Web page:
On Lots of Candles, Plenty of Cake and What We Missed between Birthdays
Anna Quindlen inspires, provokes with kindness, and makes her reader laugh and—more importantly—think. She is an expert on being self-aware, shedding light on subtle tendencies that women “of a certain age” share, and on giving us the comfort that sharing personal truths brings. She precisely and humorously captures and portrays every nuanced experience of mothers, wives, and women treated as second class employees on our emotional map between self-incrimination and self-congratulation.
In Lots of Candles, Plenty of Cake, Quindlen comments on many of the experiences women normally go through in our culture. In this book, her perspective is more from the latter side of middle-age, and she is able in her maturity to unweave the complex threads of the fabric of our lives and reveal the separate fibers with humor and clarity.
My personal appreciation of Quindlen’s body of work comes from my forty years of teaching Transcendental Meditation to women of all ages, cultural and ethnic backgrounds; I find that this author is an astute observer of a woman’s life in our time and culture in America. Her words are riveting as she pins down so much of what we think and experience, and fear and love, but it is a threshold she chooses not to step over. Ms. Quindlen doesn’t examine the realm of spiritual life of women, neglecting to touch upon our instinct toward an inherent transcendent inner self. During their Transcendental Meditation course, the women I have taught step over the threshold.
In the chapter titled Faith, Ms. Quindlen writes, “And the mark, I suppose, of an indelible connection to religious faith is that ability to go deeper, to burrow into the self, to expand spiritual connections and limitations. I’m stuck too close to the surface.” There is a distinction between faith and experience: Faith is unnecessary in the light of direct experience; experience confirms faith.
A profound spiritual post script to Lots of Candles, Plenty of Cake would require a swing of Quindlen’s bright lens of perception to a direct experience and examination of more profound levels, “to go deeper,” transcending the alternately charming or troubling but mundane level of experience to the subtler , more profound, ‘divine’ level within us.
The fact that every woman is unique and yet shares deep qualities with other women hints at the nature of life itself: It is universal and unifying and, at the same time, distinct in differences and variegated. We share an absolute Nature of infinite potentiality and yet each of us uniquely manifests different individual reflections of that field. We are together in the absolute oneness of our essential nature and apart in relative experience.
One example of this is from the study of physics, which has revealed that there is more variation at the gross—or concrete—levels of creation and more unification at the subtle profound levels, ie many more types of molecules than there are types of atomic particles.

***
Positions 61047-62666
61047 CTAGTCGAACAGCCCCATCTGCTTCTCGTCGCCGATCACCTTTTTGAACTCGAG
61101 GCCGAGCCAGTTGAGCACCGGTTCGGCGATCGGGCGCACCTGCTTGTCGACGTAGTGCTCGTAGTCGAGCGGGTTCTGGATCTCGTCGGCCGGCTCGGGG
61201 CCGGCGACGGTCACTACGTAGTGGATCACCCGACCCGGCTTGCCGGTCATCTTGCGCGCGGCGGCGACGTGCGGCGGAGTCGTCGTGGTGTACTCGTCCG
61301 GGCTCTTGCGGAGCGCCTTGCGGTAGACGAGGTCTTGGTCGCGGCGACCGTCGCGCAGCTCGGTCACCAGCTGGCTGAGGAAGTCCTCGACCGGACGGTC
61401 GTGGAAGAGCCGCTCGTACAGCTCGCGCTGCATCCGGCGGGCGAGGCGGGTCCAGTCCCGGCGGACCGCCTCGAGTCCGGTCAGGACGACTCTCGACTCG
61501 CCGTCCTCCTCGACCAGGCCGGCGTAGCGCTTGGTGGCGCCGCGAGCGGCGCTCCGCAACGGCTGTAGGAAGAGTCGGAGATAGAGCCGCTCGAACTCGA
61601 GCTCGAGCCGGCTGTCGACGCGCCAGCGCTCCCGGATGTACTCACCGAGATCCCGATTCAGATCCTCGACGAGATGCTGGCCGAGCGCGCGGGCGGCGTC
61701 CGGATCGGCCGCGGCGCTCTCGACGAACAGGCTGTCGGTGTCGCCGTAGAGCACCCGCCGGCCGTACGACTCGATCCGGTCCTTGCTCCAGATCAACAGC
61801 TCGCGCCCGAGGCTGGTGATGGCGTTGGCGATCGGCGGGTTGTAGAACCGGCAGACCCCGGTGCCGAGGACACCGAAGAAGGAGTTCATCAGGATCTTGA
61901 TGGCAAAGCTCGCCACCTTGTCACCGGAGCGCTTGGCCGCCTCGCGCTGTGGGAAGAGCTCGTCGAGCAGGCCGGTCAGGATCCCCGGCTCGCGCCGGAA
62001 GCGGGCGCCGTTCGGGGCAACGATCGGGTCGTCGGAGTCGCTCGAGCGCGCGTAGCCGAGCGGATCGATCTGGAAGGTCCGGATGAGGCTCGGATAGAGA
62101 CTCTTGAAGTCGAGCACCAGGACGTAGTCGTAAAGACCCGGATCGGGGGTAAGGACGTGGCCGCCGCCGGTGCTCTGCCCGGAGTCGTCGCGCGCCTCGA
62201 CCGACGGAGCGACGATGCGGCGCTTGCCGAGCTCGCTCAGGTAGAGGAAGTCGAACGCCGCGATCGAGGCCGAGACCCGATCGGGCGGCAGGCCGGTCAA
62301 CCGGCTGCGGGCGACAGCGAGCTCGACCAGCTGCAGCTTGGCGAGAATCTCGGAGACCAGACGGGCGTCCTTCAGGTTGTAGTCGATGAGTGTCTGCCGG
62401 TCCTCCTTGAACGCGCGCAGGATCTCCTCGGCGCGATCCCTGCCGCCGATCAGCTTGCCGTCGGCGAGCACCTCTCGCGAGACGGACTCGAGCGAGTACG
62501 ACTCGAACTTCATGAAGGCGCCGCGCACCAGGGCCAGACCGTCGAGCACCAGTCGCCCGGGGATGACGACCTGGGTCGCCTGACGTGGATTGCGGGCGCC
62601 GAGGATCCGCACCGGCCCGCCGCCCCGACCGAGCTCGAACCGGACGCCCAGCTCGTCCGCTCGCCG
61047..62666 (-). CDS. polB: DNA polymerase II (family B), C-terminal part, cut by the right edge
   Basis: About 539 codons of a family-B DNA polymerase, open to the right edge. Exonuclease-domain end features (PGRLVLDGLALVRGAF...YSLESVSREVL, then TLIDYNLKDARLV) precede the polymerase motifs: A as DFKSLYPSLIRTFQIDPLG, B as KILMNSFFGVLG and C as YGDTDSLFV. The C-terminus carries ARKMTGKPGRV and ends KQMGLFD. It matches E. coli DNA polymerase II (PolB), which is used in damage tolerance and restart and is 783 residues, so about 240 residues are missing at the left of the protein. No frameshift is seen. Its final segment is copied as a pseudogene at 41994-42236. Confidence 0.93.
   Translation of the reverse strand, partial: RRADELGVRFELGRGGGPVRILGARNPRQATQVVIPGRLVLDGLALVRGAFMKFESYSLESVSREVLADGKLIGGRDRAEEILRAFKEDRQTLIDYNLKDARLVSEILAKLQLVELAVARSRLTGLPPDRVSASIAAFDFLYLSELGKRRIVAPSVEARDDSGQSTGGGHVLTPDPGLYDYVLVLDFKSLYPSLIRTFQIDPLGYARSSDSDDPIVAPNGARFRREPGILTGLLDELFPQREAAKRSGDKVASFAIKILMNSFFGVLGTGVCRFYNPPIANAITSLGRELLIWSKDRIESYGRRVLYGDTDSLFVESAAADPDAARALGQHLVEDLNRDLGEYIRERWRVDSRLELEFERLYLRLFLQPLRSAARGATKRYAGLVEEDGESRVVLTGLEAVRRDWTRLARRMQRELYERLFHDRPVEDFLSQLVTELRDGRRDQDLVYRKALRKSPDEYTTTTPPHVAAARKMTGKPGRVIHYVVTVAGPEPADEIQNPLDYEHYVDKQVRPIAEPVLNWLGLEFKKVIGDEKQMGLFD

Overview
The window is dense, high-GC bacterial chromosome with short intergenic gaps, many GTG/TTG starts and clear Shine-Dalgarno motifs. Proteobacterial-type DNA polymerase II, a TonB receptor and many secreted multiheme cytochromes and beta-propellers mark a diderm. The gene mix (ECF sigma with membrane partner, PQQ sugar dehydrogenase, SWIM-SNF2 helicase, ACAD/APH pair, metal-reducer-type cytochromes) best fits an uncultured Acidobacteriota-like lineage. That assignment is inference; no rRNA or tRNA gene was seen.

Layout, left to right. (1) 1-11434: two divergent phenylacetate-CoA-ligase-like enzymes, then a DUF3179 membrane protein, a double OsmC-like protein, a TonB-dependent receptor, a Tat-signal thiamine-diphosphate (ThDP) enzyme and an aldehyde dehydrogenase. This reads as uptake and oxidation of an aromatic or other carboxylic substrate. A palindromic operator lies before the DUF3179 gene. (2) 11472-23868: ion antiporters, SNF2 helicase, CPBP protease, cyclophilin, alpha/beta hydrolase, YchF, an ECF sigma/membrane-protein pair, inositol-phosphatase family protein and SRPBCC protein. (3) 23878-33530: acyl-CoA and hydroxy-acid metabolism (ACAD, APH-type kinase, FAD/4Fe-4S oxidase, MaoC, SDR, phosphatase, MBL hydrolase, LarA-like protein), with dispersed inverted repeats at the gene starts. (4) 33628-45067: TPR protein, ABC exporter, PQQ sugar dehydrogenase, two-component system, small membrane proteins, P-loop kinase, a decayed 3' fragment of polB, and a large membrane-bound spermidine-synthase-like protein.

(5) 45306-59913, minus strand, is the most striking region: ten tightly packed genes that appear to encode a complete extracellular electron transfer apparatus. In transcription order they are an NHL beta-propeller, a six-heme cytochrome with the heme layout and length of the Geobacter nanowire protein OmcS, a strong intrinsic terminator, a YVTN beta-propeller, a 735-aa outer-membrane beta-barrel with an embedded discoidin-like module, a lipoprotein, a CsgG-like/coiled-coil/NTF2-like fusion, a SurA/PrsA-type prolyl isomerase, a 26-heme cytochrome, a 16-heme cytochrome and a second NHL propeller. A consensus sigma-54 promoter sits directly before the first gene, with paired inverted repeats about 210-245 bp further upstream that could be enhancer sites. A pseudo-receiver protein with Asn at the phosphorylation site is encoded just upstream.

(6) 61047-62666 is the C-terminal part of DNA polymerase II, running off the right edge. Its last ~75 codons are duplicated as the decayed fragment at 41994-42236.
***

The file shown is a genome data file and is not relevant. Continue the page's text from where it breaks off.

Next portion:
I believe that we all, especially women, intuit this reality of internal unification and outer diversification, and that makes life so mysteriously beautiful for us. But the actual direct experience of this reality is more amazing—it is both divinely revelatory and celebratory. When, by allowing the attention to go within, we transcend the daily life of an American woman and experience that we are essentially timeless and limitless—and, in this sense, cosmic and divine; by experiencing this, everything in our daily life is influenced in an evolutionary way. That liberating unbinding experience in the mind so informs our inner life as to transport our thinking, feeling and action. We come to know that what happens to us and what we do is neither chance nor manipulation, as Ms. Quindlen seems to imply, but instead is a direct reflection of the nourishing power of the infinite creative intelligence that lies within us and within everything.
We are all getting to be wiser and more expert in this thing we call “life” as we age. When we look in the mirror, we see the wear and tear that accompanied our journey. But we don’t ‘feel’ our age. Ms. Quindlen quotes Satchel Paige: “How old would you be if you didn’t know how old you were?” I remember my grandmother, in her mid eighties, regarding herself in the mirror and saying to me with great seriousness, “I don’t know who this is—I’m eighteen years old!”
As scriptures throughout time and across cultures have insisted, the soul is immortal. That gives us an inner sense of agelessness and the righteous denial of being any particular age. However, the reflection in the mirror, creaking joints, forgetting just about everything from time-to-time—those give us the proof there is also an ever-changing side to life. The only way to enjoy both aspects of our lives fully and to evolve the clearest understanding of each is to experience both. This is the value of the Transcendental Meditation technique, which systematically and effortlessly brings our attention back and forth between our universal self and our individual self, unfolding the full value of mortal life and immortality at the same time.
This experience of the field of the transcendent is not commonly discussed in American life and is sorely needed, both for its own sublime experience as well as the evolutionary and clarifying influence it has on our thinking, feeling and behavior. This is what we’ve missed between birthdays.
About the Author
Janet Hoffman is the executive director of TM for Women Professionals in the USA.